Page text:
Preseason could prove to be big audition for Hoyer


Preseason could prove to be big audition for Hoyer

FOXBORO -- It's an important time for Brian Hoyer.

One, it's the preseason -- which means he'll, you know, actually play. Two, he's going to be an unrestricted free agent at the end of this year. His performance over the next four preseason games could actually go a long way in determining what his future is in the NFL.

Hoyer can play, but going into his fourth season he hasn't been given the chance to prove it outside of the preseason or garbage time in the regular season. For his career, he's just 27-for-43 for 286 yards and a touchdown. Those numbers alone aren't going to blow anybody away, but perhaps three years under Tom Brady and Bill Belichick along with a strong fourth preseason is enough for a team to take a chance.

"I'm taking the same approach I have the last three years," Hoyer said of preseason play. "For me I know this is a guaranteed opportunity, and I'm gonna get the chance to play. I'm just going to take what I've done from the media room to the practice field and now to the game when the live bullets are flying and go out there and try to do everything right. Obviously you want to prepare for a perfect game, but it doesn't always end up that way so just go out there and try to do the best I can and get the team going when I'm in there and go from there."

The Patriots put a second-round tender on the Hoyer, who was a restricted free agent over the offseason, but no teams bit. That isn't to say they wouldn't bite for a third or fourth-round pick later on in the year, especially in a time of need.

New England would have to listen, already having another highly-touted backup in Ryan Mallett potentially taking over for Brady in eight years (kidding, kind of). The Pats went with just Brady and Hoyer in 2008 and 2009, and if Belichick has the same trust in Mallett, he'd go with just two again. They value roster spots around these parts, and using two on two quarterbacks who combined to throw one pass last year (Hoyer to Rob Gronkowski in Week 17) isn't ideal, but a necessary evil at the moment.

Without playing all season, it's tough to judge progression. Hoyer does it based on practice.

"Obviously they're filming practice every day so you can watch that and learn from that," he said. "There's always room to improve and with a guy like Tom Brady and now Josh McDaniels coming in and having him give his input there's been a lot of things that I've tried to improve on. And you just try to go out there every day in practice and kind of attack those things and then go and watch film afterwards and see how you did."

But opposing teams don't have practice footage (hold the Spygate jokes, please). They can only watch Hoyer's progression from one preseason to the next and at rare points during the regular season. The preseason opener Thursday night against the Saints will be the next big audition for him, and having seen them in practice over the last two days has sharpened his skills.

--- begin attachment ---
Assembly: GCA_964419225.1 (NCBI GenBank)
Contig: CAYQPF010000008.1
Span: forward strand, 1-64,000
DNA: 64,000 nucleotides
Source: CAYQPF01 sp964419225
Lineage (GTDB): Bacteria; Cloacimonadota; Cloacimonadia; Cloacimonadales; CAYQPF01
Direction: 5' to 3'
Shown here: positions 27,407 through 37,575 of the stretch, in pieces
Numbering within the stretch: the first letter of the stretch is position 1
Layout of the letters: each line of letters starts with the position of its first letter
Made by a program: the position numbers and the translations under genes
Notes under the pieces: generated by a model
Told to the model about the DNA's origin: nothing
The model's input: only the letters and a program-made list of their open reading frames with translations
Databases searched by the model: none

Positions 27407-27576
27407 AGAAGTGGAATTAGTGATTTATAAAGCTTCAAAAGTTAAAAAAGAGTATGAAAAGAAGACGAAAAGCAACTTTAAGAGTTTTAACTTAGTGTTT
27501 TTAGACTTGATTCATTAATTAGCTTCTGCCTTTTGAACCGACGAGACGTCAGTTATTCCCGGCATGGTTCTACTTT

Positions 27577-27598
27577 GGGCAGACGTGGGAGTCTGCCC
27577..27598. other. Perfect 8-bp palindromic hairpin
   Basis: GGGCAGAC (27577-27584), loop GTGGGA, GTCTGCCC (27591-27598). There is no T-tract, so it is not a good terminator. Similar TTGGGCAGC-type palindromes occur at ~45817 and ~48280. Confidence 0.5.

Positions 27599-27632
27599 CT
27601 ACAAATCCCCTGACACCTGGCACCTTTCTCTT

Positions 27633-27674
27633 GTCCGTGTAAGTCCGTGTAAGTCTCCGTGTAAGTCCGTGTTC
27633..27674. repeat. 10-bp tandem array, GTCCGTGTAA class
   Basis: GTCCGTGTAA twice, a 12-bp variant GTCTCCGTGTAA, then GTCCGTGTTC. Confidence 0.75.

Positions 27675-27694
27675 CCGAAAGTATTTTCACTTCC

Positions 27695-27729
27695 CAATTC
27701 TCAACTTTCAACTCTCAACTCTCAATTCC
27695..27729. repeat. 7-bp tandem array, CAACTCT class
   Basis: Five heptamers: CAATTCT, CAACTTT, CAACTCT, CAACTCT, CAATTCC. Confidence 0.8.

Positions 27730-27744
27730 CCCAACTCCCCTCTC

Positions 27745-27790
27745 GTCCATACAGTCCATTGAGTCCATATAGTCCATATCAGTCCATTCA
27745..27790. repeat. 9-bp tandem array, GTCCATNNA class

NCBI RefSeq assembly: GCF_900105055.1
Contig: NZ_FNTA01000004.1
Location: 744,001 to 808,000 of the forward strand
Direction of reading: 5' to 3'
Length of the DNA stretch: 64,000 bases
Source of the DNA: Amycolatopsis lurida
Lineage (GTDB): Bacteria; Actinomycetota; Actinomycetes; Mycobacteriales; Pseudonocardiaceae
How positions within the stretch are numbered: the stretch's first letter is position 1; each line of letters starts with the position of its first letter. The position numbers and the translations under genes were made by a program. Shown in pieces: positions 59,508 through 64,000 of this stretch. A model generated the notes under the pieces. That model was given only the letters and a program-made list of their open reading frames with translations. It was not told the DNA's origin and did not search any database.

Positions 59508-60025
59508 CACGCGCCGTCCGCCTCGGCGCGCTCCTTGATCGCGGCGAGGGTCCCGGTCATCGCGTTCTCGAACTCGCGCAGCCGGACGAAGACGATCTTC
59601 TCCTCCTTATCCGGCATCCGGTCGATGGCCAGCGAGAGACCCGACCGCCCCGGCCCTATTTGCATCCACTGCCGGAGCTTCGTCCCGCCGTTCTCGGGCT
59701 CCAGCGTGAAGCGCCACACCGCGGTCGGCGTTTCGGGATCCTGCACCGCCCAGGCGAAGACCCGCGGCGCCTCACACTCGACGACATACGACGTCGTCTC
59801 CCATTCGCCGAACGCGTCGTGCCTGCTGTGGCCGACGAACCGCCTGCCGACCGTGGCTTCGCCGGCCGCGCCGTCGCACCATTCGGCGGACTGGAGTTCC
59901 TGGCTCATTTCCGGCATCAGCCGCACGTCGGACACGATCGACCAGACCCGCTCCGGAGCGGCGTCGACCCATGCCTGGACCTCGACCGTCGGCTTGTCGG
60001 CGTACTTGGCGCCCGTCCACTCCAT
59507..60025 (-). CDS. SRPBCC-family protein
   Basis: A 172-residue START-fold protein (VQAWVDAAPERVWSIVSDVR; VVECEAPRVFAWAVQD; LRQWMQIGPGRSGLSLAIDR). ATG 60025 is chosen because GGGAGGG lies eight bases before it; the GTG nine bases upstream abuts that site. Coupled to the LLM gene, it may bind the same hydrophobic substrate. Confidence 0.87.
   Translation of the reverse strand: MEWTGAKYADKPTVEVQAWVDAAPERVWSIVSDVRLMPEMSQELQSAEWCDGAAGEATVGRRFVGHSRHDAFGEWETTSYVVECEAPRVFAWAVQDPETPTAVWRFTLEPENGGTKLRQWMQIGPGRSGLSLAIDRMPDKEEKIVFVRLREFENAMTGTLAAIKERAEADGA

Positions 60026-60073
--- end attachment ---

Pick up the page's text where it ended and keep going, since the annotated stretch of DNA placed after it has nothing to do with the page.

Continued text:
"I think it makes you stick to your rules," Hoyer said of throwing against the Saints. "After you see the same thing over and over and over you kind of know where to go right away. So now when a new scheme comes in it kind of really tests what you know and how well you know the system. So you have to stick to your rules and take what the defense gives you."

Brown apologizes for 'distraction' caused by Facebook Live video

Brown apologizes for 'distraction' caused by Facebook Live video

Pittsburgh Steelers wideout Antonio Brown posted an apology on social media Tuesday night for his Facebook Live video that has caused a stir over the last few days.

"I let my emotions and genuine excitement get the best of me, and I wanted to share that moment with our fans," said Brown in a statement on his Twitter. ""It was wrong of me to do, against team and NFL policy, and I have apologized to Coach Tomlin and my teammates for my actions.

"I'm sorry to them for letting it become a distraction and something that they've had to answer questions about while we're preparing for a big game on Sunday."

Steelers coach Mike Tomlin said on Tuesday that he has “absolutely no worries on the video's effect" on Sunday's game against the Patriots, but it was "selfish and inconsiderate" of his star wide receiver.

Brown could still be fined for violating the league's social-media policy. The policy states that players, coaches and football operations personnel are banned from using social media on game days 90 minutes before kickoff, during games, and before "traditional media interviews."

Koppen: Antonio Brown should know locker room isn’t time for Facebook posts

Koppen: Antonio Brown should know locker room isn’t time for Facebook posts

Former NFL player Dan Koppen says the team locker room after a win is a sacred place and that Steelers WR Antonio Brown should know not to be posting on Facebook.